The smallest baby from Keio University Hospital in Tokyo went home weighing a whopping 268 grams. That’s just under 10 ounces. The newborn stopped growing in the womb at 24 weeks.
HE WAS DEEMED HEALTHY ENOUGH TO GO HOME EVEN THOUGH HE IS AS SMALL AS A LARGE ONION.
After 5 months of treatment by the doctor, Takeshi Arimitsu, he now weighs 3.238 kilos, just over 7lbs.
“I can only say I’m happy that he has grown this big. Because honestly, I wasn’t sure he could survive,” the boy’s mother says.
The record for smallest newborn discharged in good health now belongs to this baby from Tokyo. Arimitsu, said “there is a possibility that babies will be able to leave the hospital in good health even though they are born small”.
A boy in Germany in 2009 at 274 grams previously held the record. The smallest surviving girl was born in Germany in 2015 at 252 grams.
A registry put together by University of Iowa for world tiniest surviving babies. For the smallest babies the survival rate compared with girls is substantially lower for boys, according to the registry.
The registry dates back to 1936.
The registry includes various information. Year of birth, month of birth, weeks gestation, weight at birth, gender, and general information about the baby at discharge.
The site says “We have developed this web site to serve as a registry for the world’s smallest surviving babies. Because the survival of infants with birth weights less than 400 grams (14.1 ounces) is very uncommon, it is not possible for meaningful data on the outcomes of these infants to be collected in a single neonatal intensive care unit (NICU) or even a network of NICUs.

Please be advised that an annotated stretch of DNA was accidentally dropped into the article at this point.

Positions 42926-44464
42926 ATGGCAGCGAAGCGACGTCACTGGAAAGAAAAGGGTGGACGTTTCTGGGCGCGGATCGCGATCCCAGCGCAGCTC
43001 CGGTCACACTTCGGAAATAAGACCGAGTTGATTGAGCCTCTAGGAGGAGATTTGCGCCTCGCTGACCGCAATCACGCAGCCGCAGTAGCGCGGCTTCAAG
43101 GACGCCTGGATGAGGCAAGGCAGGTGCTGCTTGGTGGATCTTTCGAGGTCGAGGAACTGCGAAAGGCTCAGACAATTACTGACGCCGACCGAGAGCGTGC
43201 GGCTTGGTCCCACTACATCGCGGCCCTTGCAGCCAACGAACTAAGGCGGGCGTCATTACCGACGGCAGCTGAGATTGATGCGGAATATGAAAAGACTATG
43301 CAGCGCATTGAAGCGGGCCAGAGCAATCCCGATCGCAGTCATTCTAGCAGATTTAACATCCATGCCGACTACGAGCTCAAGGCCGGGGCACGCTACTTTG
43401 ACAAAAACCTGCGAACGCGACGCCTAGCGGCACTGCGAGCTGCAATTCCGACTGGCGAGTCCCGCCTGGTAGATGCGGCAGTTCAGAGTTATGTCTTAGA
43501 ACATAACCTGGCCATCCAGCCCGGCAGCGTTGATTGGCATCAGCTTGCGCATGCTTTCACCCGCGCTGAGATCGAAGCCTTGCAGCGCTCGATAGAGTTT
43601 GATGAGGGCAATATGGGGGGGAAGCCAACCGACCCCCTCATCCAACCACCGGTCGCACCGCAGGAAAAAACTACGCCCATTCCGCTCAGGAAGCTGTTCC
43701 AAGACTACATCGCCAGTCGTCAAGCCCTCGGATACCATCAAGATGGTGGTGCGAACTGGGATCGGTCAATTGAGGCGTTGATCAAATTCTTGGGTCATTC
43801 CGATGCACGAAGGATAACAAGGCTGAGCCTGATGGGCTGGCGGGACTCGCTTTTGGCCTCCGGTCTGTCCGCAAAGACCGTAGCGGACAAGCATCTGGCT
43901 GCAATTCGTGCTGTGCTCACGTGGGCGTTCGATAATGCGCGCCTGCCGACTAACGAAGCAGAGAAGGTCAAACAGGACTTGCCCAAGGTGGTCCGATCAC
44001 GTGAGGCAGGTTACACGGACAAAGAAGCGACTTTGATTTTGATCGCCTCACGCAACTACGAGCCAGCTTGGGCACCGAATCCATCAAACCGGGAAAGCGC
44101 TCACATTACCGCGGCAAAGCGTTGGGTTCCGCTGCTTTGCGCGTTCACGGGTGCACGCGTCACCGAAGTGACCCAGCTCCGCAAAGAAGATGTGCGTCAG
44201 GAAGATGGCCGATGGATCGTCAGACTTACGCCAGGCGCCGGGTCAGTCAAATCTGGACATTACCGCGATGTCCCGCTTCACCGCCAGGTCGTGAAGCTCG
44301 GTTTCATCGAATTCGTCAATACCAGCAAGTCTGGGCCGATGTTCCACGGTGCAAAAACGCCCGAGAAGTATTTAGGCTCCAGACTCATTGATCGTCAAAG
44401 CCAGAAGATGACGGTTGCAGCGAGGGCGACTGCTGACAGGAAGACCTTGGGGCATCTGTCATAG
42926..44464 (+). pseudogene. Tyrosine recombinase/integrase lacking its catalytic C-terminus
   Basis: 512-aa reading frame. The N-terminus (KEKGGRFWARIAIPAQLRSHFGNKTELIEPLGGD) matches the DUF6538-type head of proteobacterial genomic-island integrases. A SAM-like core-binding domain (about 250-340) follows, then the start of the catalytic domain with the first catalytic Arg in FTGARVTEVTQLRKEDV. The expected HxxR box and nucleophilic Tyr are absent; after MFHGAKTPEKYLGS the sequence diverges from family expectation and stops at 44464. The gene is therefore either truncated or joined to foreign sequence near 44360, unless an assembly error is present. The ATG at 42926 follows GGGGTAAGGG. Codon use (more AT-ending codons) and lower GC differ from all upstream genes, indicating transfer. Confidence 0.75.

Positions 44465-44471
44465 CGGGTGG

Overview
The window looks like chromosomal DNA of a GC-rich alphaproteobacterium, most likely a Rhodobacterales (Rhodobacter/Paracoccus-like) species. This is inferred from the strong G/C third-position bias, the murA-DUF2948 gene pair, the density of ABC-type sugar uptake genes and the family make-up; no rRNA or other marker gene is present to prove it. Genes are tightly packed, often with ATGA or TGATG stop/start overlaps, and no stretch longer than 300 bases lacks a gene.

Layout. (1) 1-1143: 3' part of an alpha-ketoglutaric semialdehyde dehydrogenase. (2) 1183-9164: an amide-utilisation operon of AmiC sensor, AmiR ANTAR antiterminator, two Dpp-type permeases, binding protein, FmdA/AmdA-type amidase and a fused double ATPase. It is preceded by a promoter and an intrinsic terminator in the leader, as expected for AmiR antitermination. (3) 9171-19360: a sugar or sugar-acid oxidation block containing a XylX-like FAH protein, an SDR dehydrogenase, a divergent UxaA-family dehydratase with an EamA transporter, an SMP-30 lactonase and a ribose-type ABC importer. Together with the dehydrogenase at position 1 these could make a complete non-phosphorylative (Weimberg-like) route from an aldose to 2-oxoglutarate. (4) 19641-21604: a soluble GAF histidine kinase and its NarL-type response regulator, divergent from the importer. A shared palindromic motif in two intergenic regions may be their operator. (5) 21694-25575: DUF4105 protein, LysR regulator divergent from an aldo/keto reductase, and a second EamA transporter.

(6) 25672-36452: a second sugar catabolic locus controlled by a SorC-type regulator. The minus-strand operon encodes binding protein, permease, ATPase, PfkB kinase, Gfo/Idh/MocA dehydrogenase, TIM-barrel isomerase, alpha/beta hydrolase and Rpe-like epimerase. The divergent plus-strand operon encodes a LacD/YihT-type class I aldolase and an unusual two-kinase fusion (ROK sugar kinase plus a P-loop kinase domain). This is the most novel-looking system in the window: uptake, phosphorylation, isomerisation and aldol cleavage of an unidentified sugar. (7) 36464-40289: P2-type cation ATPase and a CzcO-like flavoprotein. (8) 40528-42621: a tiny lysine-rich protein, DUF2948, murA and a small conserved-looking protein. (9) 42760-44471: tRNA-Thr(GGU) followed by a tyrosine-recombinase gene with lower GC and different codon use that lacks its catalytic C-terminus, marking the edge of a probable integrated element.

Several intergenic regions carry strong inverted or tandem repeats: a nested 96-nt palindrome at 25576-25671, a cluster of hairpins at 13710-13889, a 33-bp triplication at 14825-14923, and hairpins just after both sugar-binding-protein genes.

We hope over time to collect and collate data on the long-term health, growth, and development of this vulnerable group of infants. The infants listed in this registry include those reported in the lay media as well as medical journals. The registry also includes infants submitted directly to the registry by the patient or a family member with verification by a health provider. In addition, some infants are submitted directly by the health provider. The University of Iowa have not attempted to verify the information listed, since in most cases this would not be possible.
We invite health care providers and parents to send us corrections or updates of data already included in the registry. Or to submit new cases using the links below. We hope that the information provided here will be of some help to physicians and parents faced with difficult decisions about obstetrical and pediatric care in situations where such a tiny baby may be born. The survival of these tiny babies illustrates the well known fact that gestational age is a more important factor than birth weight in determining the prognosis of an extremely premature baby.”